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Effect of dietary supplementation of flavonoids against Cypermethrin-induced oxidative stress in Tilapia zillii

Joint Event on 4th International Conference on Pollution Control & Sustainable Environment & 6th Edition of International Conference on Water Pollution & Sewage Management
July 26-27, 2018 Rome, Italy

Mohammad Wahsha, Mohammad Al-Zibdeh

Marine Science Station, The University of Jordan and Yarmouk University, Jordan Faculty of Marine Sciences, Department of Marine Biology, The University of Jordan, Aqaba branch, Jordan

ScientificTracks Abstracts: J Environ Res


Increased environmental pollution can be attributed to a variety of factors resulting from different industrial and agricultural activities. In fish, pollutants can be captured from various sources including the persistent contaminants of agricultural origin. Such pollutants can seriously affect the aquatic organisms by inducing the oxidative stress through the generation of extremely harmful substances known as free radicals. Exposure to stress and diseases and resulting losses are among the major constraints in the aquaculture business, and even more so in intensive production such as re-circulating aquaculture system (RAS). Thus diseases are a major cause for morbidity and mortality, causing substantial financial economic losses. However, one of the most promising methods of oxidative stress and diseases control in aquaculture is the strengthening of defense mechanisms in fish through prophylactic administration of immunostimulants. On the other hand, antioxidants such as the flavonoids are agents that inhibit or neutralize these free radicals. Flavonoids are naturally occurring polyphenolic compounds in plants of positive effects on human health. In this study, we investigated the influence of incorporation of some natural antioxidants in fish feed on the oxidative stress induced by the aquaculture pesticide cypermethrin which promote severe tissue injury in Redbelly tilapia (Tilapia zillii) reared in mega flow re-circulating aquaculture system (RAS).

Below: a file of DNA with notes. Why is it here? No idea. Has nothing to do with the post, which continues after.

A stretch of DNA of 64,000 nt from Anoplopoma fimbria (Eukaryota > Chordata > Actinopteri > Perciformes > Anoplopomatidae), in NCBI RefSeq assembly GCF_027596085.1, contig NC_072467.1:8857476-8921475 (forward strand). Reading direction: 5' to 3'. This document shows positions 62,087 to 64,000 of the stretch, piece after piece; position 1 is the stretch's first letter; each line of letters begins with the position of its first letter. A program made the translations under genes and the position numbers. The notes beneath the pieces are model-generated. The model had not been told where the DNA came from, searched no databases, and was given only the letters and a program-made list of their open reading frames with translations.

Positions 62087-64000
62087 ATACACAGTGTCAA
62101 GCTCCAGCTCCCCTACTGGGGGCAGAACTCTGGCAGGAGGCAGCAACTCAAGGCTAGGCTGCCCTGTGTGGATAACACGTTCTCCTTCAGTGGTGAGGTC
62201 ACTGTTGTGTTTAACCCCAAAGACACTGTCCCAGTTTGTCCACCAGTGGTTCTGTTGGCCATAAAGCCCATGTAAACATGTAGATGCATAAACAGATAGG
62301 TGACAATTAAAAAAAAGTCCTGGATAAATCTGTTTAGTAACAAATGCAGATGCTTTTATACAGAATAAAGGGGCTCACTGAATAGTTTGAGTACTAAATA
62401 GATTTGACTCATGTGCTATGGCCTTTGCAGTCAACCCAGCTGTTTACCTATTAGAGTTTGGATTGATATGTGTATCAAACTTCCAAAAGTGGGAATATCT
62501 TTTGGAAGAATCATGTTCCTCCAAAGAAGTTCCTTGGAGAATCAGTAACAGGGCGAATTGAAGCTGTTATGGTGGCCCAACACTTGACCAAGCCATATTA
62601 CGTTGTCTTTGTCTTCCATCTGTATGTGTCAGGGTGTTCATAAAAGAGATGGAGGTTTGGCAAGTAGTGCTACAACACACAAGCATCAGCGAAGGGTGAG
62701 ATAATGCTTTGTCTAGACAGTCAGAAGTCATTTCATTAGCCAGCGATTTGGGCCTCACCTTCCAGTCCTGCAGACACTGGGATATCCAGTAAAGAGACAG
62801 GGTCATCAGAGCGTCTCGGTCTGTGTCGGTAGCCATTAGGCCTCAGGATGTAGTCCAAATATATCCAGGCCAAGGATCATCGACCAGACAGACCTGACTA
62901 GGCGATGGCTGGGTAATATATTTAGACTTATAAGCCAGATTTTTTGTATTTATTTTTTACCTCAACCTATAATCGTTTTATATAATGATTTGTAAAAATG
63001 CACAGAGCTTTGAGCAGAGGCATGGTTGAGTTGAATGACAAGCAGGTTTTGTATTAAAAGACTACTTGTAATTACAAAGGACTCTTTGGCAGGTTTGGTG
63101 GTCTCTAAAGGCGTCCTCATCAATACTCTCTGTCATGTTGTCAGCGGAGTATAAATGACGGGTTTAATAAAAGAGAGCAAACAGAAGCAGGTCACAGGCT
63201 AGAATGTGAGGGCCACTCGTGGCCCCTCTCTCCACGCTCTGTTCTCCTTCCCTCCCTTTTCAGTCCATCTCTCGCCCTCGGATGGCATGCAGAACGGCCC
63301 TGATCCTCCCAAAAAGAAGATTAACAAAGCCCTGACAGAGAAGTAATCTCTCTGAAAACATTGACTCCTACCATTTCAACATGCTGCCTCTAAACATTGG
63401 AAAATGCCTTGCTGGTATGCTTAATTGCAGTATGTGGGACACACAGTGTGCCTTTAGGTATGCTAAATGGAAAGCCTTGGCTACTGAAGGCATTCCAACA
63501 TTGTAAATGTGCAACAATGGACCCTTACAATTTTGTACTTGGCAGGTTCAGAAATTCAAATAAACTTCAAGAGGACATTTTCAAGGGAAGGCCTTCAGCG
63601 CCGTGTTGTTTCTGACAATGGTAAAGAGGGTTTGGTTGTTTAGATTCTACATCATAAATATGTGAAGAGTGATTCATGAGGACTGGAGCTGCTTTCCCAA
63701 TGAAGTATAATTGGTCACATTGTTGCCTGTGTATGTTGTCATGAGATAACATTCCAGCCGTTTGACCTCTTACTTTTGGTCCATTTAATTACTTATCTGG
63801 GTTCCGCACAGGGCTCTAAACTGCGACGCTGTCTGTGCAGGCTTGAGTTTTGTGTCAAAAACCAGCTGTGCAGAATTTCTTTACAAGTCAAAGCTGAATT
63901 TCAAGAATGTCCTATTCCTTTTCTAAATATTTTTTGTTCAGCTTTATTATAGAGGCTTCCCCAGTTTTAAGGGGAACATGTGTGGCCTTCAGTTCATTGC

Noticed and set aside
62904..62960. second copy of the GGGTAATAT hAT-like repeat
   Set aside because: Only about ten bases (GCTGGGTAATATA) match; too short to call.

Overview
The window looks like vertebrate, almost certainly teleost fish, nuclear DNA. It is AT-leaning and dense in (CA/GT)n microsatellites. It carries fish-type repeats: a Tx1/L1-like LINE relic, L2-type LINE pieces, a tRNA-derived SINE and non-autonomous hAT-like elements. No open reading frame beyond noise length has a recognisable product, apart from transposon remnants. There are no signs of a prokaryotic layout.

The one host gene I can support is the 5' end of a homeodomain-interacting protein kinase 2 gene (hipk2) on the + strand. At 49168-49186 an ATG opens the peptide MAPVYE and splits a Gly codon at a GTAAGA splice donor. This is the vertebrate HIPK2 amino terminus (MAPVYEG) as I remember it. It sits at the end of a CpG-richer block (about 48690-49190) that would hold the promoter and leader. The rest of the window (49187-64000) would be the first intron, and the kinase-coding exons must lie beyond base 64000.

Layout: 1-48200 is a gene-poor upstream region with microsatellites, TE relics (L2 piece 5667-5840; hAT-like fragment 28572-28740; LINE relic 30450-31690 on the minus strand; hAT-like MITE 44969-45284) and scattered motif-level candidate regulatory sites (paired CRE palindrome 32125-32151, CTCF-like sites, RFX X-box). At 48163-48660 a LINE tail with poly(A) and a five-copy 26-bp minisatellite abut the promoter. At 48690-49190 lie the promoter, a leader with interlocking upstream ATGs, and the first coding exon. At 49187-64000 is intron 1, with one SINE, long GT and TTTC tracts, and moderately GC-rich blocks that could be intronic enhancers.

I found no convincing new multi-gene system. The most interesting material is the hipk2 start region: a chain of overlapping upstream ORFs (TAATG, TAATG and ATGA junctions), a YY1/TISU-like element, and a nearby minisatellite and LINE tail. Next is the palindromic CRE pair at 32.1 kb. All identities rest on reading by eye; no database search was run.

Dr. Mohammad Wahsha has completed his Ph.D in Ecotoxicology at the age of 30 years from Ca' Foscari University of Venice. He is a researcher at the Marine Science Station The University of Jordan and Yarmouk University, and a faculty member in the department of marine biology, The University of Jordan, Aqaba branch, Jordan. He has published more than 50 papers in reputed journals and has been serving as an editorial board member in several international journals and congresses.

E-mail: [email protected]

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